Oliver hits all the major points. The endless mantra of bubble-headed politicians promising “jobs, jobs, jobs”—even if there’s no proof the corporate handouts will create new jobs. He highlights such absurd handouts as the $18 million a company received to build a replica of Noah’s Ark in Williamstown, Kentucky. And there’s the incentive that Fargo, North Dakota, gave to FedEx, even after a FedEx representative said publicly the company would come to Fargo without the subsidy.
It’s similar to the tax increment financing funds Chicago has thrown at companies that were probably moving here anyway and most certainly didn’t need it at all because they were already filthy rich.
If nothing else it’s fun to watch Oliver’s sputtering outrage. It’s a reminder that you’re not alone, that there are others out there who think these policies are insane.
Seeing examples of corporate welfare in other cities and states also helped answer a question I used to hear all the time. “Ben,” they’d say, “this TIF stuff sounds bad, but don’t other cities do the same thing?” People were particularly obsessed with New York City. As though, if New New York’s wasting money like we’re wasting money, then somehow it’s not so bad that we’re wasting money.
This is a distant cousin to the so-called Detroit Argument I used to hear back in the Mayor Richard M. Daley years. I’d rip Daley for something like, oh, offering a boatload of TIF dollars to the Chicago Mercantile Exchange. And someone would say, “If you don’t like it here, move to Detroit!”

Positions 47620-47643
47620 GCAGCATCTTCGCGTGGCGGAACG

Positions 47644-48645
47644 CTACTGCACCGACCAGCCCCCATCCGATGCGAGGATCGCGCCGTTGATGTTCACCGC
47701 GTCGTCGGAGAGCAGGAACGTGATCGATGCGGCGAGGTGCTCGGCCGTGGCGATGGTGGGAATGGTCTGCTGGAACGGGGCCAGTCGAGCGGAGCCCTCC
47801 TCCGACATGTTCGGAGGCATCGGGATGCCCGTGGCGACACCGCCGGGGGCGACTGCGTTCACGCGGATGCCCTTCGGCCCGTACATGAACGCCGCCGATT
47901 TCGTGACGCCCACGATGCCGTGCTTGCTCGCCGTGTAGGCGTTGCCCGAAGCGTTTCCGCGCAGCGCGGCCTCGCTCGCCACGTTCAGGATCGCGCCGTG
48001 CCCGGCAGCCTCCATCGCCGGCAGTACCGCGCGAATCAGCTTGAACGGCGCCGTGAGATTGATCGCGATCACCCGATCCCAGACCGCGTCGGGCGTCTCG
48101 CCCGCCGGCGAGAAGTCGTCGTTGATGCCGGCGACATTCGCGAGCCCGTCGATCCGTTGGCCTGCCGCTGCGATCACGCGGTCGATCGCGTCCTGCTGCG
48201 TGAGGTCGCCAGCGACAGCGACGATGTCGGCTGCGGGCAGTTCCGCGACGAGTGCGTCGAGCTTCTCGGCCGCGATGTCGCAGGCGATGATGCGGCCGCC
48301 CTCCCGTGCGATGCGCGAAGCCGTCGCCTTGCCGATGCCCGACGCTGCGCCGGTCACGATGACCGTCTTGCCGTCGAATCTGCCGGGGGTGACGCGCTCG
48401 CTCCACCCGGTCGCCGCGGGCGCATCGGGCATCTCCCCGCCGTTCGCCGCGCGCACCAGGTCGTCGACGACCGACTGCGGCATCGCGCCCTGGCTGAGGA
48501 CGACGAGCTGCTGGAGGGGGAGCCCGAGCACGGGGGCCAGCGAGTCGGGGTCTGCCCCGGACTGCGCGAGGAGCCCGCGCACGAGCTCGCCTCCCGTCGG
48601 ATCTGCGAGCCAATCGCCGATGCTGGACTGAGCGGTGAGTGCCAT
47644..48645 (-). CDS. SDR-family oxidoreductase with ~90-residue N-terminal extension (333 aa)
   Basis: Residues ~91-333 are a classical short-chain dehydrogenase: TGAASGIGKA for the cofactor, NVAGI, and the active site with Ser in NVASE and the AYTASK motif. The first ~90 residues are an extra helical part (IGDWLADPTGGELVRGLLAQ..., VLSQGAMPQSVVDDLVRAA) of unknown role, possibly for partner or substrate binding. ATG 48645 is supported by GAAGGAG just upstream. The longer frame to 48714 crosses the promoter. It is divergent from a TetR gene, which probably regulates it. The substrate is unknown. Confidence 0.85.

As if the only choice was corruption, waste, and autocracy in Chicago or the apocalyptic nightmare of Detroit.
It’s oddly reassuring to learn from Oliver that New York has a nutty program called Start-Up New York that allows businesses to go ten years without paying any property, corporate, business, or income taxes. (In Oliver’s mind it’s enough to give President Donald Trump an erection.) That sounds like a wretched deal for New York’s taxpayers, who’ll have to pay more in taxes to compensate for the taxes the businesses aren’t paying.But then I remembered Mayor Rahm earmarked $55 million in property tax dollars to essentially take valuable South Loop property off the tax rolls as part of the that has given the city Wintrust Arena and a Marriott Marquis hotel. So we spent millions to lose millions. Second City, my ass—let’s see New York top that!
In each instance, as Oliver points out, the city or state doling out the goodies makes fantabulous job-creation promises that will never be substantiated, if for no other reason that no one’s really paying attention once the money’s been forked over.
Mayor Rahm’s fantastic claims are that the new Amazon headquarters will generate $341 billion in total spending over 17 years, including $71 billion in salaries, and supporting an additional 37,500 jobs in the region annually.
If you believe this, I’ve got an ark in Kentucky I’d like to sell you.